Ridding the World of Talent One Child at a Time

Adrian Hanft
3 min readMar 3, 2018

Do you believe in talent? Is there a fairy fluttering around blessing special folks with abilities and flying over the rest of us unlucky souls?

I don’t believe it.

I prefer to use the word skill and give credit to the countless hours spent honing one’s craft. For a while I was somewhat fanatical about my disbelief in talent. And like an unpersuasive street preacher I thought I could rid the word talent from the world’s vocabulary.

It didn’t work.

I discovered that announcing “talent doesn’t exist” is a sure way to freeze a conversation. Go ahead and try it. I predict that most people will smile and back away slowly. Who invited the crazy guy?

I thought the choice was between believing the talent myth or evangelizing the virtues of hard work. I missed the alternative. If people want to believe in talent, let them. Here’s why…

Talent is an illusion. And like any good magic trick, the way to leverage the illusion is not to go around explaining how the trick is done. Magicians don’t correct their fans by saying, “No, it’s not really magic. It’s just a trick.” Likewise, nobody likes the guy who says, “It’s not magic, I saw him slide the card up his sleeve.”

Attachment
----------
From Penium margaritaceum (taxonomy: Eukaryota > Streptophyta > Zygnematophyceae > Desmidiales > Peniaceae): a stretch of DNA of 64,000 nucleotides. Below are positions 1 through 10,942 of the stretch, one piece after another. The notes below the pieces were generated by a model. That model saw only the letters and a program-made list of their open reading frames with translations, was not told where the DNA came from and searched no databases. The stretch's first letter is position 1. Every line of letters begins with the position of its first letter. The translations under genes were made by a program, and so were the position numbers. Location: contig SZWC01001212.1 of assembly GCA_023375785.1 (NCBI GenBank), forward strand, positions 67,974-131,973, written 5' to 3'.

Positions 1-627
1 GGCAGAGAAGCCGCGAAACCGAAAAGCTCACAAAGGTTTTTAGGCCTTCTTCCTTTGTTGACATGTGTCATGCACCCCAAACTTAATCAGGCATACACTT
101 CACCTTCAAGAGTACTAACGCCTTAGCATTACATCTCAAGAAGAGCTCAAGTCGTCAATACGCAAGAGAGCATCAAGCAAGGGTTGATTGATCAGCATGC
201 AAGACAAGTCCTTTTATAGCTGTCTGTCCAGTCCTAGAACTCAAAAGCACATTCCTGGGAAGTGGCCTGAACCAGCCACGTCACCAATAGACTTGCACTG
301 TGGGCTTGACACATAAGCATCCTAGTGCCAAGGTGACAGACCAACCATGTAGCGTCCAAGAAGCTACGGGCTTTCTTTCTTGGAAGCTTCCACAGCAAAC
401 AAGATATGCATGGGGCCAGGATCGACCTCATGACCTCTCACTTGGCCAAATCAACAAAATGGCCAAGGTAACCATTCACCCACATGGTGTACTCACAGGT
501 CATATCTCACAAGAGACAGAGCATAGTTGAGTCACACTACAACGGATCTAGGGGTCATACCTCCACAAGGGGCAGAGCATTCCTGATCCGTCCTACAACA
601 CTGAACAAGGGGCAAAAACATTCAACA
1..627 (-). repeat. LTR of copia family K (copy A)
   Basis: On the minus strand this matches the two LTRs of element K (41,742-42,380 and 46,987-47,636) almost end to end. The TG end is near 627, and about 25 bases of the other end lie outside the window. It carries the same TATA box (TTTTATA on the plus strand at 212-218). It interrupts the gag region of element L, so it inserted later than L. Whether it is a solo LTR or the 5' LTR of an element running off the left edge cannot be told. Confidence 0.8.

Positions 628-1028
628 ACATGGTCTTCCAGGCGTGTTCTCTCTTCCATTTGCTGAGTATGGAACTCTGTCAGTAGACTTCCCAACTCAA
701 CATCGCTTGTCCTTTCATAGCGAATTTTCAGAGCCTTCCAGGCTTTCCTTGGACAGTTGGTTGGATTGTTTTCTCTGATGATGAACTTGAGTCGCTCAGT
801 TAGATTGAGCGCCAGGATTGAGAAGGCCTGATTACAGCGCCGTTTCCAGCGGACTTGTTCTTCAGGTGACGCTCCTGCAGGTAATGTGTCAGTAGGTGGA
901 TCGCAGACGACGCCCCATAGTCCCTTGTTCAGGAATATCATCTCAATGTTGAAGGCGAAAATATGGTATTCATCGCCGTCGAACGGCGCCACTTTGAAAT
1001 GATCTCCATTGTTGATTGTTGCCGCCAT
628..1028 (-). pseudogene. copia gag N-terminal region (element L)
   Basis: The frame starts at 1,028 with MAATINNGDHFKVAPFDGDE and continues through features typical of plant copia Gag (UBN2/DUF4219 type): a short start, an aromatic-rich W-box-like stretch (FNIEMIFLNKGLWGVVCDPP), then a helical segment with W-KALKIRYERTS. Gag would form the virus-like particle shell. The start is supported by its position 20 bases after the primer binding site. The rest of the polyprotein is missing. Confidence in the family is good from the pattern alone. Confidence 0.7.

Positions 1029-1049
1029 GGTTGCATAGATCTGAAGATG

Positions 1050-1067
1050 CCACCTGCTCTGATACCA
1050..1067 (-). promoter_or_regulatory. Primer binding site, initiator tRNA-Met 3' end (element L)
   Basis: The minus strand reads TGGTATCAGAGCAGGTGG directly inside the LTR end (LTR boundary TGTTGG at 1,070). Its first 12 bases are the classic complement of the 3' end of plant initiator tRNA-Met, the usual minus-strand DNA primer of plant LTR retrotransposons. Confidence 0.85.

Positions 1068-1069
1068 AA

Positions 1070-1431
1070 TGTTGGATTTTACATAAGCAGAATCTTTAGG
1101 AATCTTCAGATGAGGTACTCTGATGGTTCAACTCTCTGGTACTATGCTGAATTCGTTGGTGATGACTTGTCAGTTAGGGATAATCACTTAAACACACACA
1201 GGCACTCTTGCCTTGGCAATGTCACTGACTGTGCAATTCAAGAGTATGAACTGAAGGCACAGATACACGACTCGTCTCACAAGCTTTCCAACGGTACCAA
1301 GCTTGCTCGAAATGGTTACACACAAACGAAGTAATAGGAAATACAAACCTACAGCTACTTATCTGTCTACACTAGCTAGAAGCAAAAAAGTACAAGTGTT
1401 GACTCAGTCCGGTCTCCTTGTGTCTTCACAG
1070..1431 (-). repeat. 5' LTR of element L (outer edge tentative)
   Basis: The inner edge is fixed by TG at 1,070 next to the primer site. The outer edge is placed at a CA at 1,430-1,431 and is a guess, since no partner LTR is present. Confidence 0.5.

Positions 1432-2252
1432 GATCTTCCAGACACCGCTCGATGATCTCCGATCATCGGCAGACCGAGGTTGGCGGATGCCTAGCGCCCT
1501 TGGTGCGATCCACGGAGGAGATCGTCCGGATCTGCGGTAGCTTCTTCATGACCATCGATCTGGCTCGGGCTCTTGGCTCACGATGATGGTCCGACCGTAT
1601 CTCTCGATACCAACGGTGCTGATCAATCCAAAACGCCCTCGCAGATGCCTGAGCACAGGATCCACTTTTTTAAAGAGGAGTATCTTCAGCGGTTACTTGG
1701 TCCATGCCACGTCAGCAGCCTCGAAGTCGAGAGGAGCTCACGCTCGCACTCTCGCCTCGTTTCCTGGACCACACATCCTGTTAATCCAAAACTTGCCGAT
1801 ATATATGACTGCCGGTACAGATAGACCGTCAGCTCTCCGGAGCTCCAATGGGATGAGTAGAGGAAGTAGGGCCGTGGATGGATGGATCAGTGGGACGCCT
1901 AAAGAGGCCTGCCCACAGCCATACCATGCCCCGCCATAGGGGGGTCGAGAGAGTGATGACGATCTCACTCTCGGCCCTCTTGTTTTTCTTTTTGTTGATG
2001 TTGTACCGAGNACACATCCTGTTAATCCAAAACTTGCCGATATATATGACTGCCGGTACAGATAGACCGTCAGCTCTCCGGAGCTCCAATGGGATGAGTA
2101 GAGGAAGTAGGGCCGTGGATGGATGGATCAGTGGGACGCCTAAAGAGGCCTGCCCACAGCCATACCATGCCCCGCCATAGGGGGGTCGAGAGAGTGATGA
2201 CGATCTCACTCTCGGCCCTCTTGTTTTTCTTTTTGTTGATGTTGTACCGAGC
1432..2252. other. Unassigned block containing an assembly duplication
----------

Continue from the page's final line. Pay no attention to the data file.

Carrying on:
So if you are the type of person who regularly gets referred to as “talented,” accept the compliment graciously.

You don’t have to reveal the secrets of your illusion. Nobody really cares how you did the trick. And if they do ask for your secret, tell them the truth. You worked harder than any normal person would think reasonable. That is the truth disguised as magic. The magician Teller explains that the secret to magic is that the best tricks are “a lot more trouble than the trick seems worth.”

So if your hard work is mistaken for talent, go ahead and perpetuate the illusion.

Except for in one very important situation. Kids.

With kids it is always better to praise the effort, not the outcome. When Jane wins a blue ribbon, you express how proud you are of the effort she expended to earn the award. When Jimmy loses his chess game you can still praise his effort. Win or lose it is never about a flaw in the child or a special power that only they possess.

If self worth is connected to imaginary concepts like talent, children will be devastated by tiny failures. Why did the talent fairy bless Jane and skip me? But if children learn that effort is the real currency, they will be more likely to invest in themselves for the rest of their life. Show them the secret early so that when they grow up their skills will be indistinguishable from magic.

If you liked my story today you should check out chapter 14 of Art of the Living Dead. It’s called Magic and the Illusion of Talent and it contains some quotes from Steve Jobs, Elon Musk, and Jony Ive. I love this one from Michelangelo:

“If people knew how hard I worked to get my mastery, it wouldn’t seem so wonderful at all.”

Thanks for reading. See you next week, same time, same place. Stay creative.



Adrian Hanft

Author of User Zero: Inside the Tool that is Reshaping Dystopia